Communications regulator Icasa has revealed that Telkom has asked it for additional spectrum in the 2.3GHz frequency band — and the company is willing to give up its holdings at 2.4GHz to make it happen.
In a notice published in the Government Gazette dated 15 October, Icasa said it received an application from Telkom at the end of July for an amendment to the assignment of the two bands.
In terms of the application, Telkom wants to “refarm”, or reallocate, a portion of the 2.3GHz band and surrender the use of its spectrum in the 2.4GHz band.
Should the application be approved, Telkom will have 87MHz of contiguous national spectrum between 2 300MHz and 2 387MHz.
Dobek Pater, director of business development at Africa Analysis, told TechCentral that it appears that the 2.4GHz band offers much less value to Telkom than the 2.3GHz band, which the company uses to provide fixed-wireless services using 4G/LTE technology.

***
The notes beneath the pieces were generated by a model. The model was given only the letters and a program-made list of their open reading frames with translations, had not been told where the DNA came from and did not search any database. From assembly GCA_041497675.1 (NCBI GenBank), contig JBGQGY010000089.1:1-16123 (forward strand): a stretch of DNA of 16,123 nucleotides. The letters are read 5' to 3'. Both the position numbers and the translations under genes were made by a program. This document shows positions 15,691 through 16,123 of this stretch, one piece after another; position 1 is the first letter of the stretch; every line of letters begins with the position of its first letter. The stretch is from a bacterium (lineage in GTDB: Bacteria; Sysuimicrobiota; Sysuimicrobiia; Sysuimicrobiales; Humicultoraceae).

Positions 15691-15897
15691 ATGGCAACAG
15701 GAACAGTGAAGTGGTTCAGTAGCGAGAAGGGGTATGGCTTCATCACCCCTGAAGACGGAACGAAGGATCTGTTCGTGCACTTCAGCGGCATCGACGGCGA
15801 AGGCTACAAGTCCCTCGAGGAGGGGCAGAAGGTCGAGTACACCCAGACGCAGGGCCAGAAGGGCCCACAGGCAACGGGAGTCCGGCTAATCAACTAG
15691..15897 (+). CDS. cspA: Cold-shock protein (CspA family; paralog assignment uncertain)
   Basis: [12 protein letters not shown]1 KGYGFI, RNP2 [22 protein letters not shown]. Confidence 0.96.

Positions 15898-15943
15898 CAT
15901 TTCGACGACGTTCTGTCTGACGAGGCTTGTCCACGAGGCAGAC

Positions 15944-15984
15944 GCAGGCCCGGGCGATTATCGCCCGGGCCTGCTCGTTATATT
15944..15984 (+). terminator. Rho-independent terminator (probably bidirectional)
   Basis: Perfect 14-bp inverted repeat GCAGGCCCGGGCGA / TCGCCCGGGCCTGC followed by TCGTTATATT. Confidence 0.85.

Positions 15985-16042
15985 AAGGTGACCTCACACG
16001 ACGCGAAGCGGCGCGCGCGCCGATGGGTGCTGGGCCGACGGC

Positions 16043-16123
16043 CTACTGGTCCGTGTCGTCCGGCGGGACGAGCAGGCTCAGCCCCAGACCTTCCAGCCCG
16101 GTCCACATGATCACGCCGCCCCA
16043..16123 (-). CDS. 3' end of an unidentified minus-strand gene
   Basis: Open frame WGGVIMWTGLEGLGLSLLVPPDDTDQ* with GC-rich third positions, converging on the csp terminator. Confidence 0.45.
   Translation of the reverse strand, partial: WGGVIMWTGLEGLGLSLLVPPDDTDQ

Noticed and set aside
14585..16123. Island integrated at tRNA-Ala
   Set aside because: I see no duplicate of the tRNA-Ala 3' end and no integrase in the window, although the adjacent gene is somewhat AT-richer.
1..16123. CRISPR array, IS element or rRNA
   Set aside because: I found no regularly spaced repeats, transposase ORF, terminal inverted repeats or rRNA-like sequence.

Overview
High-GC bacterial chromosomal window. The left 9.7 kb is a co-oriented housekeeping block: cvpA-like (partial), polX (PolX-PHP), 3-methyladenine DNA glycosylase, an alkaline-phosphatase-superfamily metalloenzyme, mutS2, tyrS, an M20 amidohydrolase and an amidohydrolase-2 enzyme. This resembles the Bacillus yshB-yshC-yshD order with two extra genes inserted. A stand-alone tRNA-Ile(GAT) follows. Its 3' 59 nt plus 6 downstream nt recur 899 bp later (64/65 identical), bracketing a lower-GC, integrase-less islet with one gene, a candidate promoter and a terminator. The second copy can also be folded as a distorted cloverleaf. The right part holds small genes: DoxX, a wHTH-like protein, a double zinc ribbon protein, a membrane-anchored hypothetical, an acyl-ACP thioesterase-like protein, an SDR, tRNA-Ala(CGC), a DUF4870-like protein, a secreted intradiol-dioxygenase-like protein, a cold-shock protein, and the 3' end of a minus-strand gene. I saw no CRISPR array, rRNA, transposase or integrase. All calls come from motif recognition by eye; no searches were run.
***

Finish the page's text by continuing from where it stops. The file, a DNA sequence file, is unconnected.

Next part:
Indeed, Telkom is a strong player in the fixed-LTE market, offering not only its own such services but also providing wholesale fixed-LTE products to Internet service providers.
Fixed-LTE works well as an alternative to fibre and for customers migrating off legacy copper ADSL solutions, Pater said.
Instead of simply approving the requested changes, though, Icasa has decided to “undertake a public consultation process”. It is doing this because the 2.3GHz band is “limited to IMT services”, meaning mobile telecommunications, and is therefore subject to an “extended application process”.
Interested parties have been given 21 working days from publication of the notice (from 15 October) to provide written comment on Telkom’s proposal. It may also hold public hearings, but hasn’t yet decided whether or not to do so. — (c) 2021 NewsCentral Media